by Mendy Holliday
You have probably heard of the idea that students need to be working harder than the teacher for successful learning; well, I found the truth of this out for myself quite by accident one day.
I was headed to my English 1302 Composition class when I suddenly realized that I hadn’t made the quiz for the story we would be discussing that day! What was I going to do? I thought about postponing the quiz, but this would put us too far behind, so out of pure necessity, an idea came to me that I had never thought of before…why not have the students write the quiz?
So, I went into class and said “today, class, you will be the ones coming up with the quiz.” I divided them into teams and told them that I’d choose the best team’s quiz, and the winning group wouldn’t have to take the quiz. The students took it in stride, and with more enthusiasm then I’d seen in a long time, they went to work. I moved around from group to group and gave advice and feedback as they worked. They even asked for more time to work on it, so we spent most of the class period and all of the students were engaged and on task.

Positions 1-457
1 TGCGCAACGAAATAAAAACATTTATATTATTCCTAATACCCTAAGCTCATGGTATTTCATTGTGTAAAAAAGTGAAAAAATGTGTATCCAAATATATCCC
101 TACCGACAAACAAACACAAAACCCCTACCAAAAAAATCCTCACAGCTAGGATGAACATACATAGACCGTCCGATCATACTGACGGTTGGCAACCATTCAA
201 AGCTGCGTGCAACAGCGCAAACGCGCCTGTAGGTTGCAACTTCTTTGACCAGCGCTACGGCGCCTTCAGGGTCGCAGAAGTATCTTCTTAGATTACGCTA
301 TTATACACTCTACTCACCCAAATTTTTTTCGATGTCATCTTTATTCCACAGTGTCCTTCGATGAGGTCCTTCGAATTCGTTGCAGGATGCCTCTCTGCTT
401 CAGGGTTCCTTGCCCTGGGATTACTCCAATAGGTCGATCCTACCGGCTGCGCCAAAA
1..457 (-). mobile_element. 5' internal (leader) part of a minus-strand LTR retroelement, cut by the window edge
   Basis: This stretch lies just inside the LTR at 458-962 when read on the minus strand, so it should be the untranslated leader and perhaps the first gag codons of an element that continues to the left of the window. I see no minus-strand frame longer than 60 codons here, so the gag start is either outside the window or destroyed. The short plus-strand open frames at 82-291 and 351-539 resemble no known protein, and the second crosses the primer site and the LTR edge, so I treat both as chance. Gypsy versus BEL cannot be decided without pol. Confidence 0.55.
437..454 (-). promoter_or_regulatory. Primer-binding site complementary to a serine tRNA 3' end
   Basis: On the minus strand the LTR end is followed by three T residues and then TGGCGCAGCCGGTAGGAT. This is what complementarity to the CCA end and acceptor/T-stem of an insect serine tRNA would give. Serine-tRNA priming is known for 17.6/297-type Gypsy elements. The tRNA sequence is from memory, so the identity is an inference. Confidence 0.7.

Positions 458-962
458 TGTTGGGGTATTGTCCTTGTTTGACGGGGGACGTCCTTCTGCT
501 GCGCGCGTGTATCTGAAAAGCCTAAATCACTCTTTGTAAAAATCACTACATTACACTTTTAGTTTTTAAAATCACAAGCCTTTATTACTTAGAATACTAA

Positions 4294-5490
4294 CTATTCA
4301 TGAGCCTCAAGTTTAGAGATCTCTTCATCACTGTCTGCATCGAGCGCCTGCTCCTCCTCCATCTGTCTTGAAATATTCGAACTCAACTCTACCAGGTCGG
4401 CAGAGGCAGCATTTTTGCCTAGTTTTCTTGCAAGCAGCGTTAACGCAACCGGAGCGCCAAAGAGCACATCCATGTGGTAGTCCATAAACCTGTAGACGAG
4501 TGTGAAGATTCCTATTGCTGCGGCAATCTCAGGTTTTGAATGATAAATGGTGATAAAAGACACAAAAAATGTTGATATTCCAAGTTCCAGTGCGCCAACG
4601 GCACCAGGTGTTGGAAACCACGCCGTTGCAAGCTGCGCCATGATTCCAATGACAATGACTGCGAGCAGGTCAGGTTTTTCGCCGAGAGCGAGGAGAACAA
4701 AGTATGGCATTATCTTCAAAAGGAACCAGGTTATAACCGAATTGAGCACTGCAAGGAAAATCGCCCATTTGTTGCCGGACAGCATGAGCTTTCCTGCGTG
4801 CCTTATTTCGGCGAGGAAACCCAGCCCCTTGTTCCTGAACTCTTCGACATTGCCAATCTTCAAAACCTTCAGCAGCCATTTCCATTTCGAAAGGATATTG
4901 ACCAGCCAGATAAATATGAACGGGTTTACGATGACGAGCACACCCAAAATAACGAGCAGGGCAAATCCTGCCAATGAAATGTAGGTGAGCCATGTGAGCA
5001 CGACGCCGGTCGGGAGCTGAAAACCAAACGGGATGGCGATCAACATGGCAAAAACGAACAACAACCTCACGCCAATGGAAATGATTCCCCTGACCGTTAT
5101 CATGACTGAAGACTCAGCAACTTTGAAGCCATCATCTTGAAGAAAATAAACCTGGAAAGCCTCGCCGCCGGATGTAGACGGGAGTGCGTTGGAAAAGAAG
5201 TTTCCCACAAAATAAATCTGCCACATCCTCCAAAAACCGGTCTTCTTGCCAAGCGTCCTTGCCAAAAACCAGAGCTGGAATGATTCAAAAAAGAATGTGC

Now, tests and my quizzes take a lot of time and work to write. I have to know the material really well and think even more deeply about it as I try to come up with good questions, ones that aren’t too easy or too hard and that will lead the students into a good discussion, or into thinking more deeply about the story. That’s a lot of work that I’ve been doing for the students that they themselves could be doing, and as I came to find out afterwards, it’s actually to their benefit and enjoyment to do it.
According to the current research on learning and memory, students need to do something different with the information after they receive it in order to understand and integrate material, so coming up with test and quiz questions is a great thing to do to convert learning into long term memory. It also ensures that students spend quality time thinking about the material.
Students have told me that the goal of making the quiz motivates them to work together and talk seriously about the story in order to understand it, so they can come up with good questions, and that it’s a fun challenge to try to win. And the truth is that after they come up with the questions, they don’t really need to take the quiz because I can see how well they understand by the quality of their questions. But when I bring it up to the class, they actually want to take the quiz their classmates wrote! It’s learning and it’s fun; it’s a win-win situation!